We will perhaps conclude that women have still got to fight all the way for their rights. The controversy over equal pay for BBC editors, the President’s Club scandal and Manchester Council rightly acting to stop women having to walk the gauntlet of pro life campaigners shows there is much to be done.

Life remains tough for women in politics. Mrs May continues to be hounded by Brexit extremists. My feeling is that the public see a woman trying to do her best in difficult circumstances. Then we have Claire Kober, one of the few women leaders of a local council (Haringey) resigning, complaining of Corbynista sexist bullying.

Left and Right, shame on your both.

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NORTHERN RAIL: ARE THE TORIES SERIOUS ?

 

AWKWARD TIMES AT MANCHESTER CONFERENCE.

The May government is rattled by the growing perception that they are not serious about the Northern Powerhouse. So, it perhaps would have been easier for the Conservatives to be meeting in their other conference city, Birmingham. The city has been confirmed as the UK candidate for the 2022 Commonwealth Games following the election of a Tory West Midlands mayor. In Greater Manchester we elected Andy Burnham who has expressed his outrage at the decision to downgrade the electrification of the Leeds-Manchester rail line whilst giving the go ahead to Crossrail 2 in London.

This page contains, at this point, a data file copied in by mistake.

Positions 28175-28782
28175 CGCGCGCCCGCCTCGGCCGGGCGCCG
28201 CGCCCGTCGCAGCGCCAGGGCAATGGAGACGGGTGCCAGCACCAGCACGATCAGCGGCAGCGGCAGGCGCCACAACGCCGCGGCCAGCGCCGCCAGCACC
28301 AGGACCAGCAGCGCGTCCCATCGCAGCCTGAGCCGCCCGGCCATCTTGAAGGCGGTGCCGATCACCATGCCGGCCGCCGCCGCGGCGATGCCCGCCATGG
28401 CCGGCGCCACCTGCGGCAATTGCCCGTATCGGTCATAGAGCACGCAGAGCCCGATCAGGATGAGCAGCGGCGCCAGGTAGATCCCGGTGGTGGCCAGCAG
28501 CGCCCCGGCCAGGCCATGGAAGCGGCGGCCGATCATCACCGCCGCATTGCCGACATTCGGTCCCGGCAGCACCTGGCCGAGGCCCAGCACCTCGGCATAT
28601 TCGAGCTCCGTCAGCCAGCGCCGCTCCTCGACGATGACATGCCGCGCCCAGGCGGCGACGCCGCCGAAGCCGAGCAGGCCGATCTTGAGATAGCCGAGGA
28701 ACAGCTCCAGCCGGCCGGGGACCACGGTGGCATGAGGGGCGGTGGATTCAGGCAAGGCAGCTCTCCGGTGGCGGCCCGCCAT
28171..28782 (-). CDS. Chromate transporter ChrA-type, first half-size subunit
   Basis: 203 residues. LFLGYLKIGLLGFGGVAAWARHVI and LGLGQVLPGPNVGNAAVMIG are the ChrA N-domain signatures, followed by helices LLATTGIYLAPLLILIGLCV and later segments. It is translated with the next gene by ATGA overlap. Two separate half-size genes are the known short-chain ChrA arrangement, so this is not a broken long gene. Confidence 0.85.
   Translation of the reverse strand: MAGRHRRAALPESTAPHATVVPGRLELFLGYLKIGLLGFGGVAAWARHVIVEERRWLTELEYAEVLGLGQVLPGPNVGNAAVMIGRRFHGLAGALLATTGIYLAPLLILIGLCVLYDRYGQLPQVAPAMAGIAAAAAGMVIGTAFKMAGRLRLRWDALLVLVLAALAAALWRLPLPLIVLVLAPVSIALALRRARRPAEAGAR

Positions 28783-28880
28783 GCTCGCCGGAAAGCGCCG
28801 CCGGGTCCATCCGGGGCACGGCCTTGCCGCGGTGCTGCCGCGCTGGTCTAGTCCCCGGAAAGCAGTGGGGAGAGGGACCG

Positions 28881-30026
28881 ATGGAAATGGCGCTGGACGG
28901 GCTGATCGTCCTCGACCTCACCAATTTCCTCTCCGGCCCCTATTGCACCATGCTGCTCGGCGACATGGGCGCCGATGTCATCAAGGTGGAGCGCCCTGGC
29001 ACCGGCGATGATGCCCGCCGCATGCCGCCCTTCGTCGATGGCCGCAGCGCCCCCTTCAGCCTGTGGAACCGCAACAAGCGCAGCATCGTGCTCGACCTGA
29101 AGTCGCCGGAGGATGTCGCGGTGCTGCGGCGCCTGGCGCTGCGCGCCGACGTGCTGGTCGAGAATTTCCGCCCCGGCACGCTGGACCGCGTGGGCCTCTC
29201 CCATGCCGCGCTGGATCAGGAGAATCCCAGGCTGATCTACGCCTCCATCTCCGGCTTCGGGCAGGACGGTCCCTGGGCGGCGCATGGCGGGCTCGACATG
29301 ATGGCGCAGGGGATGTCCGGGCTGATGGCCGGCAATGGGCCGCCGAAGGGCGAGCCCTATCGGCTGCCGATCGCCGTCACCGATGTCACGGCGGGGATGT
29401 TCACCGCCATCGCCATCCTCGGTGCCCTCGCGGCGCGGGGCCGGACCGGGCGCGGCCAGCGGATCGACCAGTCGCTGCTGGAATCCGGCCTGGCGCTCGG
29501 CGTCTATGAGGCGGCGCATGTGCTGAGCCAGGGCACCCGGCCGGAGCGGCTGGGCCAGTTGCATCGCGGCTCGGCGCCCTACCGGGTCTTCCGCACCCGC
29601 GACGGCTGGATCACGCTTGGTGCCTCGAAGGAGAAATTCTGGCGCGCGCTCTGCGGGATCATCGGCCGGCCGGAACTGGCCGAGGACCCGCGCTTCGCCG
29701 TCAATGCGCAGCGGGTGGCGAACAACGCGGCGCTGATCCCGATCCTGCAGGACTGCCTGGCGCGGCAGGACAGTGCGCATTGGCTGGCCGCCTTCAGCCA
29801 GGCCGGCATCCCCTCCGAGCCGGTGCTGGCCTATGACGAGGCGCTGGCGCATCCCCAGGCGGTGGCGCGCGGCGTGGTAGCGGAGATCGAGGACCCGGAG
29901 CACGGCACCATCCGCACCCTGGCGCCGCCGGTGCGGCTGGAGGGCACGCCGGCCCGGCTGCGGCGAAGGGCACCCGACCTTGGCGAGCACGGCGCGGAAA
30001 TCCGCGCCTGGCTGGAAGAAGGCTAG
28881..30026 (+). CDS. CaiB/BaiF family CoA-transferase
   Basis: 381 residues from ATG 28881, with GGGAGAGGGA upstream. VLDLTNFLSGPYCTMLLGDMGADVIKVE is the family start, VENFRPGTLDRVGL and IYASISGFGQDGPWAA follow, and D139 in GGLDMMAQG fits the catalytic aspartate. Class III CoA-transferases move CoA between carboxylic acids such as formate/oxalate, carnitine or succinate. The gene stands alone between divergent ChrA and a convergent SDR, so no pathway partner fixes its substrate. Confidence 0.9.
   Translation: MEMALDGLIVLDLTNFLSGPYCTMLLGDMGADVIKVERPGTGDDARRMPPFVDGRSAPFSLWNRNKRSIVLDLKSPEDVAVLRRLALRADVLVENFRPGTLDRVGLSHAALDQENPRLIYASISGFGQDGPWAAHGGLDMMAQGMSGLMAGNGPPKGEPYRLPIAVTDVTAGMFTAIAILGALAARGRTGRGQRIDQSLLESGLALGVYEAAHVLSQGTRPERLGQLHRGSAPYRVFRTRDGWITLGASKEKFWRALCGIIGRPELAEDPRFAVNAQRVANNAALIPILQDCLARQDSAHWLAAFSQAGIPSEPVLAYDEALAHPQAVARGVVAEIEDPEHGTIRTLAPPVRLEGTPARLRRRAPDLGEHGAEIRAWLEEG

We know the government is rattled because last week I was present at a meeting in Manchester where the Transport Secretary, Chris Grayling, came out fighting over his government’s transport spending. He told a startled business audience that he was going to slay some myths and rattled off a whole series of road improvements from Cumbria to Cheshire before tackling rail. His argument seems to be that electrification could be an old hat solution and bi-modal trains with state of the art technology could be the answer.

The issue is sure to come up at a conference where the Tories are reeling on many fronts. Whereas I saw Jeremy Corbyn lauded at every turn in Brighton for losing the General Election, Theresa May comes to Manchester having “won” but with the worst Conservative campaign in living memory. The Tories are past masters at preventing unrest breaking out on the conference floor but there is sure to be some raking over of the General Election coals at the fringe meetings.